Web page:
Sabha business & sri Sumukhi Rajasekharan Foundation: how our fellow Indians dupe us and make $$ from promoting the “traditional Indian” culture

There is one thing about Sumukhi Rajasekharan Foundation (SRF) that makes people wonder why their award functions gather fully packed auditoriums (300-400 people at least), but there are hardly 20-30 rasikas attending their “regular” Bharatanatyam programmes – even when these programmes present excellent dancers (such as the little virtuoso Sri Gayathri, who got the VDS Arts Academy’s Best Dancer award, and whose guru, Vijay Madhavan, featured her in his Sanmatham Bharathiyil DVD) .

Isn’t it because no serious rasikas, critics and dancers take SRF seriously? SRF recently jumped on the bandwagon of the profitable sabha business in Chennai. SRF launched its Exclusive NRIs’ “Kala Poshakam”, while other sabhas are now quietly making $$ from non-exclusive festivals where the rich (but visibly inferior) NRI dancers and foreigners pay 50 times more than a poor but exceptionally talented Chennai dancer can afford. Although Hamsadhwani was the pioneer in cashing in on bringing the NRI dancers to Chennai, SRF’s recent II Year International Art Festival of Dance & Music included hardly any Bharatanatyam dancers from Madras, so as to avoid embarrassing the less-capable NRI dancers and make them feel good. As S. Surendranath explained it, “You see, at Marghazhi Bala Utsavam we were planning to give titles even to the winners in such traditional categories as Junk Art but, surprisingly, we received no NRI bids”.

Well, SRF so far have tried to follow the simple method that other sabhas adopted: to enhance the “prestiigeousness” of a newly introduced title, the sabha gives such a new title to a well-known dancer of (obviously?) high caliber. Then, in a few year’s time, these well-known dancers discover that the same title has been given to the dancers who are not in their league. Naturally, they rave and rant, post their protests (like the Dhananjayans), curse the sabha, threaten to throw away the title/award into the garbage bin, and so on. The rasikas enjoy the social comedy.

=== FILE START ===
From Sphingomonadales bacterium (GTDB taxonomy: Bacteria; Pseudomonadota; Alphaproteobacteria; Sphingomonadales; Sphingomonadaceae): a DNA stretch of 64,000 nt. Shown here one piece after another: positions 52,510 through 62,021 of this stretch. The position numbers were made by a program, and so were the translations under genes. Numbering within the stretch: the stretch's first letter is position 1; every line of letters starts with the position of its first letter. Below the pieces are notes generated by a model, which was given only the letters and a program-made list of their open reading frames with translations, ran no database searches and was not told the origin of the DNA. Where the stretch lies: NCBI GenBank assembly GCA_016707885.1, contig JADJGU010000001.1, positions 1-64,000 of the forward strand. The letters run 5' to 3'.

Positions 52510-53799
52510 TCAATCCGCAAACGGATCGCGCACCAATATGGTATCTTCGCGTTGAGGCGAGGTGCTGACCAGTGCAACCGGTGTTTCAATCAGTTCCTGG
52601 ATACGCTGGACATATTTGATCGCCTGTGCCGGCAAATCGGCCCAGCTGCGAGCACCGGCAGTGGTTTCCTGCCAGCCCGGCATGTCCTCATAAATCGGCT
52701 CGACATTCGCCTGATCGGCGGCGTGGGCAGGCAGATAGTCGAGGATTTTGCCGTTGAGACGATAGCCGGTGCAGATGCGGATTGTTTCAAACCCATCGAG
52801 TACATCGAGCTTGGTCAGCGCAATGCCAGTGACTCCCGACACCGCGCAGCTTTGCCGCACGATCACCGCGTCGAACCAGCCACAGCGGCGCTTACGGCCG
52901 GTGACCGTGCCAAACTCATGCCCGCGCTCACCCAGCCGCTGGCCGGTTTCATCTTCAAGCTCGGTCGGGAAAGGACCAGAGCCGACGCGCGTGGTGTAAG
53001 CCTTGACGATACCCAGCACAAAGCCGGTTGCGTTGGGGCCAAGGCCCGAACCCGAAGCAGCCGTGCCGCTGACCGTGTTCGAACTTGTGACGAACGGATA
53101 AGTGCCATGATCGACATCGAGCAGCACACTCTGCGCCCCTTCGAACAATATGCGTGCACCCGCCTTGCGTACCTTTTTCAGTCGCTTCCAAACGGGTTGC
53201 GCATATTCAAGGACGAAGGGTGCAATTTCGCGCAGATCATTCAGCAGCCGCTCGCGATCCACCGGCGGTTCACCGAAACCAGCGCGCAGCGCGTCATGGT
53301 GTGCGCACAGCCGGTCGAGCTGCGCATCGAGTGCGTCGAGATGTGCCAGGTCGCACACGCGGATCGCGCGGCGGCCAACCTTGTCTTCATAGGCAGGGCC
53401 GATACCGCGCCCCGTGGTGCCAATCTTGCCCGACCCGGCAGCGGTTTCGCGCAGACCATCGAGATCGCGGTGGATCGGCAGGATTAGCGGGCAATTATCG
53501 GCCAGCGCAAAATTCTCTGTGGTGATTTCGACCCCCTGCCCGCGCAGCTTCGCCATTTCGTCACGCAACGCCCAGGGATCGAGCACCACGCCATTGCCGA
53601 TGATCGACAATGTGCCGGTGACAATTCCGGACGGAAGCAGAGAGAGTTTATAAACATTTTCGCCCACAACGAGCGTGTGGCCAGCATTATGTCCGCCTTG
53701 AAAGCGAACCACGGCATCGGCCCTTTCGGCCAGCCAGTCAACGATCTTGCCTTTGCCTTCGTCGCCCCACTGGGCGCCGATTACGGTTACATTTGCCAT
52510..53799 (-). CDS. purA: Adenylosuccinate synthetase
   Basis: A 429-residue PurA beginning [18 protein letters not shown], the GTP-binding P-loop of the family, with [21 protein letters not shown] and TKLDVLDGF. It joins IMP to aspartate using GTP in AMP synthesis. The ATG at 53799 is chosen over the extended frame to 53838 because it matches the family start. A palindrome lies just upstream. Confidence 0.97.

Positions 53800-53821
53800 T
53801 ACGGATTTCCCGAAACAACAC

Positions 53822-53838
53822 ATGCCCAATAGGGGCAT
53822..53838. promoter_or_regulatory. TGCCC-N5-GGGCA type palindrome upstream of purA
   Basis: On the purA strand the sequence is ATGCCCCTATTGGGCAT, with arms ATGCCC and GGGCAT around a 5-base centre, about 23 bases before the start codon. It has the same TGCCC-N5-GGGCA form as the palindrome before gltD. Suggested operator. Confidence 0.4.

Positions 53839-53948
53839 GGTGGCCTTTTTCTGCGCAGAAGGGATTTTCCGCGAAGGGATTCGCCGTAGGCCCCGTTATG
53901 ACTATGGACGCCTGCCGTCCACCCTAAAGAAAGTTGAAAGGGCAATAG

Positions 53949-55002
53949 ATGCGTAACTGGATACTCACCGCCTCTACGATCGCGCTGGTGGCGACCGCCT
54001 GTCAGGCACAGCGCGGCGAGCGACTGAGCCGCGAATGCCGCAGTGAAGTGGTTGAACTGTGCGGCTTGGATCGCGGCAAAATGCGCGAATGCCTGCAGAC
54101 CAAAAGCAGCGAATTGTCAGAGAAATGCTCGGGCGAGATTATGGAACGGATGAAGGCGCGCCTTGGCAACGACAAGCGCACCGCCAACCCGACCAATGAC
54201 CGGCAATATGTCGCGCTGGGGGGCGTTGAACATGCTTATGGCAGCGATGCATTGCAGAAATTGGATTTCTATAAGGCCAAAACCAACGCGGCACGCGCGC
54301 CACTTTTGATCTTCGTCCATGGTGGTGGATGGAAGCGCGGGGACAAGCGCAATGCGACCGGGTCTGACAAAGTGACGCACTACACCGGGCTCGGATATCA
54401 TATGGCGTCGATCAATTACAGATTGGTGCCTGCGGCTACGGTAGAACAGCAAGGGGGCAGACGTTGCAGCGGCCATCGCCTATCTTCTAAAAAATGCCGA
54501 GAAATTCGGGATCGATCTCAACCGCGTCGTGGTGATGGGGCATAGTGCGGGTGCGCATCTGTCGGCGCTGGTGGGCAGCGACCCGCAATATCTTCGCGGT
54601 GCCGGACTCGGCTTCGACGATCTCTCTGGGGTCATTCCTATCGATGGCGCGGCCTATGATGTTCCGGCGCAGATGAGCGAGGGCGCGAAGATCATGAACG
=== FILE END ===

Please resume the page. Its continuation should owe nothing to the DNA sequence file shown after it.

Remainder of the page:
The SRF followed this scenario and gave the first (or was it one of the first?) “Natya Bala Brahmam” to the dancers who were outstanding ( Medha Hari), then it tricked down to very good dancers and so on. Some utterly useless dancers too such as Shraddha Nagaraj got the title of “Nrithya Bala Sri”. Yet we received no response regarding the criteria on which SRF founds its allocation of these titles. In any case, SRF, like other sabhas, allocates these annually, which usually means that sooner or later all the deserving dancers as well as undeserving ones will be awarded this title. As one Bharatanatyam dancer awarded the SRF’s title told us “I was not sure whether to accept it or not because SRF is mainly known for its folk dance, junk art, fancy dress, and kolam competitions, and the ancient Indian “Master Mylapore” contest“.

Here is a quote from the Hindu on how awards are given:

One of them was once approached by a sabha, which offered to honour her with an award. Happiness at such a recognition soon turned to dismay and indignation when she found out that she was expected to sponsor her award. Needless to add that she called it off.